Here’s the thing: I am tremendously invested in how you choose to tell your story.

In part, I am invested because I care about you, and I have a selfish motive as well.  I care about how you choose to tell your story because none of our stories is entirely our own. We are connected, you and I.

The details of your story might be your own, but the narrative arc is ours. In the largest sense there is no your story and my story. At least I don’t think so.

I believe very firmly that we are all part of God’s story, which makes this week a fantastic time to talk about story because God’s story (and ours) will unfold before our very eyes next week.

The story of Holy Week is one of the greatest stories ever told.  It is a story of great celebration, of epic betrayal, of inexpressible sorrow and unspeakable joy, of brazen power struggles filled with great suspense and unexpected twists—and a surprise ending that NO ONE expected.

Yet, it is OUR story: the story of the Christian faith is a story in which each of us are invited to play our parts.

That, first, makes us characters in God’s story.  More importantly, it makes God the author and director of our stories.  Although we might be people who have the power to choose how we interpret the narrative of our pasts, God has the power to shape the way our stories end—and it’s fantastic!

Holy Week is all about story.  It is a story from our past that tells the story of our future, one in which our stories turn a corner.  My story, your story, every story hinges on the events of Holy Week.

As Frederick Buechner describes it, next week the tragedy of our lives meets the comedy—the good news—of the gospel, and they intermingle to form a fairy tale that’s too good NOT to be true!

So sometime on Easter, this Sunday afternoon, when you’re home from church and Easter dinner is fading into memory, do me a favor: Make God’s story your story by remembering the message from church that morning.  Smile, and say under your breath, “…and that’s how I got to be who I am today.”

The Truth of Epiphany and the Human Christ

394By Joe LaGuardia

Some of our Christmas carols make bold claims about Christ.  Some remind us of Jesus’ miraculous birth, while others recall the revelation of God’s Messiah to angels and sages.  Perhaps the greatest claim is made in the classic hymn, Away in a Manger, which states that when it came to baby Jesus, “No crying he made.”

Now that is a miracle.  I can only imagine  what it might be like to have a baby that never cries, whines, wets the bed, and learns the word “No.”

This baby is miraculous indeed.  He probably also knew intuitively how to share his toys, avoid back-talking his parents, and eat his vegetables. No wonder most of the artwork depicting the Christ child throughout history shows him as a miniature man in saintly repose.

Was Jesus really like that?  Did Jesus rest in a manger that heavenly and grow up without any need for training, correction, or parental guidance?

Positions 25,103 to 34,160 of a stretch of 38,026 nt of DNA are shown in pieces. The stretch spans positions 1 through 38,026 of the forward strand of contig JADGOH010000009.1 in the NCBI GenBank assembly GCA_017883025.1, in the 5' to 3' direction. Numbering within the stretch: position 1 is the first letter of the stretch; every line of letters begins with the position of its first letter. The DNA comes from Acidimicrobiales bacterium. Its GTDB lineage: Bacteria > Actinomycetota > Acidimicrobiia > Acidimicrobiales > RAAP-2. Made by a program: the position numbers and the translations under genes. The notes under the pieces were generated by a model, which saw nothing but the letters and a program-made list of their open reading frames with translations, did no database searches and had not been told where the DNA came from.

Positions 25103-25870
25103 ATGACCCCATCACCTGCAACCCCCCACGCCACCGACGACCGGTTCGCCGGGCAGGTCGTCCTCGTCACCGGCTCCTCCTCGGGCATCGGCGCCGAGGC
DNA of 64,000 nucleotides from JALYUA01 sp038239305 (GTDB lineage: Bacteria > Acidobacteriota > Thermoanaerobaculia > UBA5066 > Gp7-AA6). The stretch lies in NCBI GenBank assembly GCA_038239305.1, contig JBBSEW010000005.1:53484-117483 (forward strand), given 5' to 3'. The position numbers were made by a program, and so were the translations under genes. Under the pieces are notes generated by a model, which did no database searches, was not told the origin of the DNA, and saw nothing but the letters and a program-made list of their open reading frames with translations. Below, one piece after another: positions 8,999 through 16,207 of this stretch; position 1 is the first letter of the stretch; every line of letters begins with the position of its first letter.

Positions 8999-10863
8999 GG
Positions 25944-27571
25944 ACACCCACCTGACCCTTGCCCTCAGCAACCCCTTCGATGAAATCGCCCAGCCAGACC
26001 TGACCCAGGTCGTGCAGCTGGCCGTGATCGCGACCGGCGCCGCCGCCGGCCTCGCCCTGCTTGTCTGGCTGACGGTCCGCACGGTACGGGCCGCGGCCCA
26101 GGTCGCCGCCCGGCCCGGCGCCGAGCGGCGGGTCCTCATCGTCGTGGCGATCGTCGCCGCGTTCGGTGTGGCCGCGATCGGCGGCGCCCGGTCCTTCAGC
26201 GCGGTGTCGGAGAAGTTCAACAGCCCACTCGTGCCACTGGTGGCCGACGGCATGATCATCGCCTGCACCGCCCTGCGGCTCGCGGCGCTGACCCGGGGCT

We know that Jesus had growin’ up days like the rest of us, a fact we recognize during the season of Epiphany.  Twice in Luke 2 (vs. 40 and 52), scripture tells us that Jesus “grew in wisdom and in stature.”  What about the rest of Jesus’ maturation and growth?

As far as one blogger is concerned, Jesus did do all the things that babies and infants do, including cry.  But Jesus “never cried in a sinful way.”  That’s a stretch, and when I think back to when my children were infants, I don’t recall them crying in a sinful way either.  Babies cry; that’s how they communicate.

Our thoughts about baby Jesus, no matter how far-fetched they are, reveal something about our theology of Christ, which I would guess is not as developed as it should be.

Let me remind you, dear reader, that the orthodox view of Jesus’ personhood is that he is fully God and fully human.  Jesus was 100% of both.  He is, of course, without sin although even that theological premise rests on a single thread of scripture from Paul’s second letter to the Corinthians (5:21).

The argument surrounding Jesus’ divinity and humanity was settled long ago in the fourth century.  At that time, priests, bishops, and other church leaders debated Jesus’ Christology and the incarnation.

One priest, Arius of the Church of Bancalis in Egypt, claimed that Jesus was fully human and therefore not the same “substance” (as a bishop, Alexander of Alexandria, claimed) as God.  This became known as the Arian Controversy.

Bishops across the empire settled the disagreement in the famous Council of Nicaea in 326 CE, when nearly 300 bishops argued that Jesus was both divine and human, not just like God, but God in the flesh.

The second verse of the classic Christmas hymn, O Come, All Ye Faithful, recites some of the theological statements that came out of the Council:

“True God of true God, Light from Light Eternal . . . Son of the Father, begotten, not created.”

In my own experience, I find it important to highlight both aspects of Jesus’ personhood.  He was fully divine, and Jesus, who was “one with the Father” (John 10:30) embodied God’s reign and bridged the gap between heaven and earth.  God chose to live among us in a particular place and time, a great admission of the value that God places on us humans.

Yet, Jesus is fully human and, therefore, did what most babies and children do.  At the same time, Jesus also suffered, felt the pain of grief, and faced hardship.  This is good news: When I face the same, Jesus–and, in turn, God–knows exactly how I feel.  In Jesus Christ, God has become an intimate sojourner with humanity.

I don’t think any of us like to think of Jesus as a baby who spit up, made messes, and threw his food to see if it stuck to the wall; but, he likely did.  It’s Jesus’ very humanity, however, that makes the Gospel for what it is.  If Jesus showed us the way, then we can follow in faith, hope, and love with the same confidence.